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    17 Oct '07 20:28
    Originally posted by genius
    The book of Enoch is quoted in Jude (14-15).

    In the same way that books written after the Bible was complied are not ignored, books written before that time should also be read and taken on their own merit.

    However, I think if it was meant to be in the Bible it would have been in the Bible. God, being all powerful, isn't going to let his word omit really important books.
    Do you think God considers 'Song of Solomon' to be an important book ?
  8. England
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    18 Oct '07 10:27
    Originally posted by no1marauder
    How exactly did God decide what books were in the Bible?
    sadly its human that decided, what to leave in and out, but its the preachers that hold up the present bible and say god says this, to promote thier agenda that worry me.
  9. Standard membergenius
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    18 Oct '07 10:30
    Originally posted by no1marauder
    How exactly did God decide what books were in the Bible?
    If you believe God to be all powerful, as many christians do, then could you believe that God would let humans compile his word? How can a human tell you about God? Would it not be better for God to tell you?
  10. England
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    18 Oct '07 10:47
    genius gods word makes your heart jump with joy if you hear it, but remember he has told many a prophet to write down for man so its not lost and everyone with the desire can find his word if he knocks the door will be opened.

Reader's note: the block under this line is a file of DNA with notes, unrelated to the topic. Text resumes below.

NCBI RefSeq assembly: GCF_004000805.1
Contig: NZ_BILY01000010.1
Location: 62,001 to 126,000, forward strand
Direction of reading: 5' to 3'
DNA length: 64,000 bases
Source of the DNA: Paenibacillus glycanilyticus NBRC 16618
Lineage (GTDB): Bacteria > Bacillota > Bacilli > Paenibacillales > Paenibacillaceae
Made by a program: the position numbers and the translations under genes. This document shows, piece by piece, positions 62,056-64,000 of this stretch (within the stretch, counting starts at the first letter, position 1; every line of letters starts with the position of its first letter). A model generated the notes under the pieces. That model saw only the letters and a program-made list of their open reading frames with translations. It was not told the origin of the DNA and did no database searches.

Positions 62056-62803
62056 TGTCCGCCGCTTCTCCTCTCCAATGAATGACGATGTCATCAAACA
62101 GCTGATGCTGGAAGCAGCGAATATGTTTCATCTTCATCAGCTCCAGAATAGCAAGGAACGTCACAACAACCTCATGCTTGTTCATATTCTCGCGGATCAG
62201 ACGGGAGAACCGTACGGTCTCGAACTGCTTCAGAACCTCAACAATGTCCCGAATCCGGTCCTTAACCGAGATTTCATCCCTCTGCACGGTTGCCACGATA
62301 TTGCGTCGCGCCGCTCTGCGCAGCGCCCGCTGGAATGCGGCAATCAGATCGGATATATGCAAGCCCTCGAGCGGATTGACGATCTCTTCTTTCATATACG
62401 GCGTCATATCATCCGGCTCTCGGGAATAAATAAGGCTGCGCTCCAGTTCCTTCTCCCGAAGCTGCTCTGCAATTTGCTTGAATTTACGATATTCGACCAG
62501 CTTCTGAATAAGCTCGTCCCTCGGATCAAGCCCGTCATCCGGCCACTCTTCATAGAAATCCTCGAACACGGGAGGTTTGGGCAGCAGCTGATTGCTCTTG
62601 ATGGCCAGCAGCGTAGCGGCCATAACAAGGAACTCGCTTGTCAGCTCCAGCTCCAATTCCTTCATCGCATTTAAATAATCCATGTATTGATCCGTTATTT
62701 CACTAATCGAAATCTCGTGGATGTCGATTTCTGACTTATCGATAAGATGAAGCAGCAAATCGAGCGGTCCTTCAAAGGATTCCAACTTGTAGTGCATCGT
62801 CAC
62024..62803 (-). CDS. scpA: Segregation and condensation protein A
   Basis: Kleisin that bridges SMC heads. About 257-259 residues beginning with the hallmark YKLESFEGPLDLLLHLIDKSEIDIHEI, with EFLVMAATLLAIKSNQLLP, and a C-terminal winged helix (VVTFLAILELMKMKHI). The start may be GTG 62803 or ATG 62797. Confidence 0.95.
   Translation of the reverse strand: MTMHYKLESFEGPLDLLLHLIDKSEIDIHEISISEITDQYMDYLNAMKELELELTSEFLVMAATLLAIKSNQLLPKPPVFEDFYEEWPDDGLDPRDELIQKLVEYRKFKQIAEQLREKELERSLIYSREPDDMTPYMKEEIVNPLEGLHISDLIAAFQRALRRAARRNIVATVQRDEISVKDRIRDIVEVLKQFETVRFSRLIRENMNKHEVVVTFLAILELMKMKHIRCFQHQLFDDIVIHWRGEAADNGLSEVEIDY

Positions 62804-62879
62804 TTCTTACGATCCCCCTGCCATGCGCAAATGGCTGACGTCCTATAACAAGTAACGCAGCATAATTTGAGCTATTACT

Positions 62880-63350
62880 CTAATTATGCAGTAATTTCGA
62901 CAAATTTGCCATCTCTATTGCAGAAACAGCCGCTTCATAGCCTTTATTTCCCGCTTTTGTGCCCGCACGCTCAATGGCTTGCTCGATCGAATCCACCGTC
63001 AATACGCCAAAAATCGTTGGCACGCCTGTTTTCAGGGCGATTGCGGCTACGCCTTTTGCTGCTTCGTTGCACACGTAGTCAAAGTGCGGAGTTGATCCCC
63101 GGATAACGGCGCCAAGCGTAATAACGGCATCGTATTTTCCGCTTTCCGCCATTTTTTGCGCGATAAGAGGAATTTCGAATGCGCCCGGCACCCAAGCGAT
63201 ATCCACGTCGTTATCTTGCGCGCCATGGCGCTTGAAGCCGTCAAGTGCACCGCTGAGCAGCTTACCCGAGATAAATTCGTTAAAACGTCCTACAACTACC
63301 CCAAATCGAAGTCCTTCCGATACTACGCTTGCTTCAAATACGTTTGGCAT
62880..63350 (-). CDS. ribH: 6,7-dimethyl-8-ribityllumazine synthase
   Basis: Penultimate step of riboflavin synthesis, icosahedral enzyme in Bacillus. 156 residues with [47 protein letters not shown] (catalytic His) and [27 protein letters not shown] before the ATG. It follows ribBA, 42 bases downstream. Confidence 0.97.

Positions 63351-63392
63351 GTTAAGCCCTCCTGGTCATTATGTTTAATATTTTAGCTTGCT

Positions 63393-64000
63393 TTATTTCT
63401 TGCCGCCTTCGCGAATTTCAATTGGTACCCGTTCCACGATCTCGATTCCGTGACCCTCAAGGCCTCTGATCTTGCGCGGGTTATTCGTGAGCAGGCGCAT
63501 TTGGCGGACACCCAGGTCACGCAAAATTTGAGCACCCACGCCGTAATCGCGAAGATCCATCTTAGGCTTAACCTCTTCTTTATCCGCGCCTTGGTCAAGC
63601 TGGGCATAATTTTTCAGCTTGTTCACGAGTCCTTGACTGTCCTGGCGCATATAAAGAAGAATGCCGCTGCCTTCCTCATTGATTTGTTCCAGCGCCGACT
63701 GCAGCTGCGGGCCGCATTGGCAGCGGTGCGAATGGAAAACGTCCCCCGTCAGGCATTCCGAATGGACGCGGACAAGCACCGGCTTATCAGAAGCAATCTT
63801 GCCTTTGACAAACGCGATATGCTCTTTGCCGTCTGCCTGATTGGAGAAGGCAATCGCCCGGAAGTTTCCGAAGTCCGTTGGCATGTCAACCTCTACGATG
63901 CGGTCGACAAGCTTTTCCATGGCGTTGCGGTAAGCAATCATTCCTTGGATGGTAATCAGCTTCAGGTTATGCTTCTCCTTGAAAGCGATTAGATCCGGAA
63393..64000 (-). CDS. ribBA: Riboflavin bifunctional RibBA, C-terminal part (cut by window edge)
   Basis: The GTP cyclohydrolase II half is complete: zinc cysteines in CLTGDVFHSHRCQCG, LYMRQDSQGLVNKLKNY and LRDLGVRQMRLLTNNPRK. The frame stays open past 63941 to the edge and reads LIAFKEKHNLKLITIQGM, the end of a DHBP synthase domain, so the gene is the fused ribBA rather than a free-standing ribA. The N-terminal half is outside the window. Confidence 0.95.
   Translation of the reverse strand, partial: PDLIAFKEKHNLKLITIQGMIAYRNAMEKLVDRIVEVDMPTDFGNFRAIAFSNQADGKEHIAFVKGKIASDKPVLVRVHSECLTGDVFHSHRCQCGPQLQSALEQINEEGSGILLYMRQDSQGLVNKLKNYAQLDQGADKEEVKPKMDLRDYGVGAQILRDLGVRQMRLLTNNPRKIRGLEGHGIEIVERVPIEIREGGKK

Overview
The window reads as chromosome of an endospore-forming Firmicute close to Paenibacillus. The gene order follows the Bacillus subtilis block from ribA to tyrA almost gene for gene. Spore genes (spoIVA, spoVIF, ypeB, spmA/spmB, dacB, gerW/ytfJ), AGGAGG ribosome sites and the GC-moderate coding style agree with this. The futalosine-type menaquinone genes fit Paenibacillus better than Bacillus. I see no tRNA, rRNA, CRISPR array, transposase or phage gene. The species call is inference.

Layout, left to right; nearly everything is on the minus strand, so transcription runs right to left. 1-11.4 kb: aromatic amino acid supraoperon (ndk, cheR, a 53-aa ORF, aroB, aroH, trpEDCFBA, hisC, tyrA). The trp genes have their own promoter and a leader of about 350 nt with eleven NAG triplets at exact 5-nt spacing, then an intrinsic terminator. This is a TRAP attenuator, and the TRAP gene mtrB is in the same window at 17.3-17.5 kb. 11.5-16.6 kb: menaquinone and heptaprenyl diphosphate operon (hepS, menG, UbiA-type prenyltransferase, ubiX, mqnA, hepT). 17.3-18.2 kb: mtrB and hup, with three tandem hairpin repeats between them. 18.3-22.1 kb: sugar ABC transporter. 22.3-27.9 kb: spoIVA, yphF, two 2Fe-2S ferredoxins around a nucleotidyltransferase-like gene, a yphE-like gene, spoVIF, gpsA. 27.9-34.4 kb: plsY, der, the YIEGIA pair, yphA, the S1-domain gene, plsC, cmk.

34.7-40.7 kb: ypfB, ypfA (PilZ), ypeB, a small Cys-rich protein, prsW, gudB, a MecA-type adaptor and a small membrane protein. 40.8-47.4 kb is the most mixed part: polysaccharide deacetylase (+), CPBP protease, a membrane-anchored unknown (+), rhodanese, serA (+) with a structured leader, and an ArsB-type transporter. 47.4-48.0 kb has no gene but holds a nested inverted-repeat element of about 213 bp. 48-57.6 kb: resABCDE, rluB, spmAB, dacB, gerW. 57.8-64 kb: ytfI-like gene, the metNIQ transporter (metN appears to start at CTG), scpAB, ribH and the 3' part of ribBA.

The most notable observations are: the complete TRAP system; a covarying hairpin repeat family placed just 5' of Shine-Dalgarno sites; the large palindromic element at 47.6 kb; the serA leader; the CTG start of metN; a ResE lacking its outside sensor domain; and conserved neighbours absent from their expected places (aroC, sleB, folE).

11. Cape Town
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    18 Oct '07 11:32
    Originally posted by genius
    If you believe God to be all powerful, as many christians do, then could you believe that God would let humans compile his word? How can a human tell you about God? Would it not be better for God to tell you?
    One wonders of course why this all powerful God did not put down his word complete with translations into all languages and commentaries.
  12. Subscriberno1marauder
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    18 Oct '07 17:07
    Originally posted by genius
    If you believe God to be all powerful, as many christians do, then could you believe that God would let humans compile his word? How can a human tell you about God? Would it not be better for God to tell you?
    I repeat: How EXACTLY did God decide what books should be in the Bible? Are you saying that God directly dictated ALL the words that are in the Bible? And which Bible?
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    20 Oct '07 15:23
    The book of Enoch is interesting indeed. In fact, it was once thought to have been a post-Christian text because of the striking similarities to Christian terminology and teachings. However, copies have been found among the Dead Sea Scrolls which predate it before the time of Christ. Over a hundred phrases in the New Testement find precedents in the Book of Enoch. For example, the KJV of Luke 9:35 had been mistranslated for years by saying, "This is my beloved Son; hear him" Apparently the translator here wished to make this verse agree with similar verse in Matthew and Mark. However, in the original Greek it reads, "This is my Son, the Elect One (from the Greek ho ekleehmennos or the Elect One) The Elect One is a most significant term in Enoch and is used 14 times in the book of Enoch. The Elect One in Enoch was prophesied to "sit upon the throne of glory" and should "dwell in the midst of them".